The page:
Why would the sky glow red? An aurora! A solar storm in 2012, mostly coming from an active sunspot, showered particles on the Earth that excited oxygen atoms high in the Earth’s atmosphere. As the excited element’s electrons fell back to their ground state, they emitted a red glow.
The sky that night, however, also glowed with more familiar but more distant objects, including the central disk of our Milky Way Galaxy on the left, and the neighboring Large and Small Magellanic Cloud galaxies on the right.
Image Credit & Copyright: Alex Cherney (Terrastro, TWAN)
Here’s the labelled image for anyone who is interested:
NGC 6752 is the third brightest globular cluster in the night sky, being bested only by Omega Centauri and 47 Tucana. At a visual magnitude of 5.4 it is visible to the naked eye from a dark sky site. It’s roughly 13,000 light-years from Earth in the direction of the southern constellation Pavo (The Peacock) and contains well over 100,000 stars within its 100 light-year diameter. Bright red giant stars which dominate this cluster can be seen in the above image.
Here are gorgeous fulldome views above different telescopes of ESO’s La Silla Observatory
in northern Chile. The red and green hues are produced by airglow, waves of alternating air pressure which are caused by various processes in the upper atmosphere. The Large and Small Magellanic Clouds are also visible while Milky Way cuts across the sky.
Elijah Burritt - The Constellations of the Northern and Southern Hemisphere for Each Month in the Year, “Burritt’s Geography of the Heavens”, 1833.
These Celestial maps represent the Night Sky and Constellations of the Northern and Southern Hemispheres. Constellations are drawn in detail and include depictions of the Zodiacal figures the Stars are said to represent.
Map of the Northern Hemisphere shows Ursa Major (Great Bear or Big Dipper), Ursa Minor (the Little Bear or Little Dipper), Draco (the Dragono), Cassiopeia (the W), Perseus, Camelopardalis, and Cepheus. Map of the Southern Hemisphere shows Hydra (the Snake), Dorado (the Sword Fish), Pavo (the Peacock) and the Centaur.
Both charts are quartered by lines indicating the Solstitial and Equinoctial Colures.
Aoraki Mackenzie Dark Sky Reserve: “The sky is a cultural resource common to all humanity”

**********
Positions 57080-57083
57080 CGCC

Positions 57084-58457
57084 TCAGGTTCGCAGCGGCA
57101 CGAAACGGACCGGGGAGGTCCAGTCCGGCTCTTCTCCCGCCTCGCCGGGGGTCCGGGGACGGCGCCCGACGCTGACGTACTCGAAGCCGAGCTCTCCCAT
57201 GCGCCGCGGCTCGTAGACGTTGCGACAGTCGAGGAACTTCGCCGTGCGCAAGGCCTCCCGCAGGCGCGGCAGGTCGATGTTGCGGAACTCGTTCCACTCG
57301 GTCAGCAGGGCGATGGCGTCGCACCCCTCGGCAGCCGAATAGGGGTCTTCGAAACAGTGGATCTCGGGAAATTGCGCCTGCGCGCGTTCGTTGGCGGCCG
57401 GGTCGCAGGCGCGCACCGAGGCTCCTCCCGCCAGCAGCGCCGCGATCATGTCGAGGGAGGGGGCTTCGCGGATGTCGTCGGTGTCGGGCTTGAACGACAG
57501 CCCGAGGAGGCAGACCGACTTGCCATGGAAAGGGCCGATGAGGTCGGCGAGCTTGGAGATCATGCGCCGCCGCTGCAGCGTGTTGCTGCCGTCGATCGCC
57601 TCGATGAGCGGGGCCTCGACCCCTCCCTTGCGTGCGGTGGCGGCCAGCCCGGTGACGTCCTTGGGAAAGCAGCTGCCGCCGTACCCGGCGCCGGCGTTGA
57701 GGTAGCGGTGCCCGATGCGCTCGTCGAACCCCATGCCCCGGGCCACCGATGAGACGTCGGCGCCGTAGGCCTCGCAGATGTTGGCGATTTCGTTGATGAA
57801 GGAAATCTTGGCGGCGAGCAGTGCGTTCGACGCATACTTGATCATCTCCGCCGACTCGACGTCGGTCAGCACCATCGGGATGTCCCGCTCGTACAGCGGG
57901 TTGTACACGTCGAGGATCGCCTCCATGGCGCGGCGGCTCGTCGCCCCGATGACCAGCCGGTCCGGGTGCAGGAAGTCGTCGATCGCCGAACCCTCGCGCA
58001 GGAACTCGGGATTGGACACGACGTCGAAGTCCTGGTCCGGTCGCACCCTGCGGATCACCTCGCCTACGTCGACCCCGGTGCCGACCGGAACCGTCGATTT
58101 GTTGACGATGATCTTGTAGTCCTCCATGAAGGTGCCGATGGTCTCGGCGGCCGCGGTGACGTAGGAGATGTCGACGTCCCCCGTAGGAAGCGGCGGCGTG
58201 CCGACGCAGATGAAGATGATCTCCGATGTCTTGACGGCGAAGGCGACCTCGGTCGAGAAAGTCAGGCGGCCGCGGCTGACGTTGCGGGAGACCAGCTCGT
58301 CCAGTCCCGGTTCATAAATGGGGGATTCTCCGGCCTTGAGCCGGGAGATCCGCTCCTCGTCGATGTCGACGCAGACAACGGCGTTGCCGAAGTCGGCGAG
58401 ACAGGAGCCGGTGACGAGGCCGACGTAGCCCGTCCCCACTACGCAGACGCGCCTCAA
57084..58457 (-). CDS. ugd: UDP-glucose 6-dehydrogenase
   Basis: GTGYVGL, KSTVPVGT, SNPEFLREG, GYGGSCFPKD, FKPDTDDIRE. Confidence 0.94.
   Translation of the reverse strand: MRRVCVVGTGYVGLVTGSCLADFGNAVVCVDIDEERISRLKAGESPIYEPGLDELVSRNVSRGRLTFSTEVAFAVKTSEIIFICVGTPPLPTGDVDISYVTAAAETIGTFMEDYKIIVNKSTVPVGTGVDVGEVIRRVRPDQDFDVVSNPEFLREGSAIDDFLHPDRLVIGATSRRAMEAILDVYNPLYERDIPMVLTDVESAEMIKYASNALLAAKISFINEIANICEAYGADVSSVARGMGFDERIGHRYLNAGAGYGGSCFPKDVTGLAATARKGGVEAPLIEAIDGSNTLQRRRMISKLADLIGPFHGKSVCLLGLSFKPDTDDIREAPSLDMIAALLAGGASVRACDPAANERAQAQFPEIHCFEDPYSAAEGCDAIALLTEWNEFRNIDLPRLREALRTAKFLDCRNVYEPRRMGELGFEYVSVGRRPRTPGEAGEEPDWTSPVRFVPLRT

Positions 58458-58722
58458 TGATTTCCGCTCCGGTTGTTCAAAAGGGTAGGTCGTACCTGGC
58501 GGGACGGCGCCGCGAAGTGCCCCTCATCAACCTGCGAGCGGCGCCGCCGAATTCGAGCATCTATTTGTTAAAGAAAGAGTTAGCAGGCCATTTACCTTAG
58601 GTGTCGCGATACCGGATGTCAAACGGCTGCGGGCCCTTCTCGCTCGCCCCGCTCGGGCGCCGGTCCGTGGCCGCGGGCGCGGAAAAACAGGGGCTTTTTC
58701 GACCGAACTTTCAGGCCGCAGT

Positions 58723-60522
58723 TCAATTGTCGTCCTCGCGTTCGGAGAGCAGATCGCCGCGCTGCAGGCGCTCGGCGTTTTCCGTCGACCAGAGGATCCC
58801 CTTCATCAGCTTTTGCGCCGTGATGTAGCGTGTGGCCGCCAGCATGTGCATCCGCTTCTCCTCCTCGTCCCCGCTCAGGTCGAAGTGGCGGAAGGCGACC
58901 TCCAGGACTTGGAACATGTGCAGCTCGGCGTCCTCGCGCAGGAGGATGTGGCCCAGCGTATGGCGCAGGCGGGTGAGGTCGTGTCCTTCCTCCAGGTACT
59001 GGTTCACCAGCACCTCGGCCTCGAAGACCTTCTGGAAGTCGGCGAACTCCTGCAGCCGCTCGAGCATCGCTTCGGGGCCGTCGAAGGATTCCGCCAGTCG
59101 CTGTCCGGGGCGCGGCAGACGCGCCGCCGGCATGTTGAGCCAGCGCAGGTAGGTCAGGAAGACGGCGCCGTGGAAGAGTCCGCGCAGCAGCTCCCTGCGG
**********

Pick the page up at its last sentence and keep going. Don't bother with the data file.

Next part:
A little more than 100 years ago, people could walk outside at night everywhere, even in cities, and see the Milky Way galaxy arch across the night sky. Being able to see thousands of stars was part of everyday life, allowing people to get inspired by the beauty of our Galaxy. Nowadays, those living in the city can barely see the stars. Our ability to see starlight has diminished due to light and air pollution. Half of the world’s population cannot see stars because of night light pollution. Light pollution interferes with astronomical research, disrupting ecosystems, and determining adverse health effects, as well as wasting energy.
This is why some bright minds though that preserving the quality of the night sky should become a priority, and acted as such. The Aoraki Mackenzie Dark Sky Reserve is the southern hemisphere’s first dark sky reserve, and the world’s biggest. The dark sky reserve is located in the Mackenzie Basin, in the South Island of New Zealand, and includes Aoraki Mt Cook National Park and the villages of Lake Tekapo, Twizel and Mt Cook. A high number of clear nights throughout the year, along with the stability and transparency of the local atmosphere and its unique dark skies, make Mackenzie one of the best sites for viewing and researching the southern sky. Head here to see the Magellanic Clouds, neighboring galaxies to the Milky Way only visible in the Southern Hemisphere, or to catch the rise of the Matariki star cluster which symbolises the start of the Māori New Year.
Antique star maps depicting the sky of the Northern Hemisphere towards one of the four cardinal directions during the month of January (latitude 40 degrees North, Great Britain, the United States and all countries between latitudes 25 and 60 North).
Under dark skies the setting of the Milky Way can be a dramatic sight. Stretching nearly parallel to the horizon, this rich, edge-on vista of our galaxy above the dusty Namibian desert stretches from bright, southern Centaurus (left) to Cepheus in the north (right). From early August, the digitally stitched, panoramic night skyscape captures the Milky Way’s congeries of stars and rivers of cosmic dust, along with colors of nebulae not readily seen with the eye. Mars, Saturn, and Antares, visible even in more luminous night skies, form the the bright celestial triangle just touching the trees below the galaxy’s central bulge. Of course, our own galaxy is not the only galaxy in the scene. Two other major members of our local group, the Andromeda Galaxy and the Triangulum Galaxy, lie near the right edge of the frame, beyond the arc of the setting Milky Way.
Object Names: Milky Way Galaxy.
Image Type: Astronomical
Credit: Juan Carlos Casado (TWAN, Earth And Stars)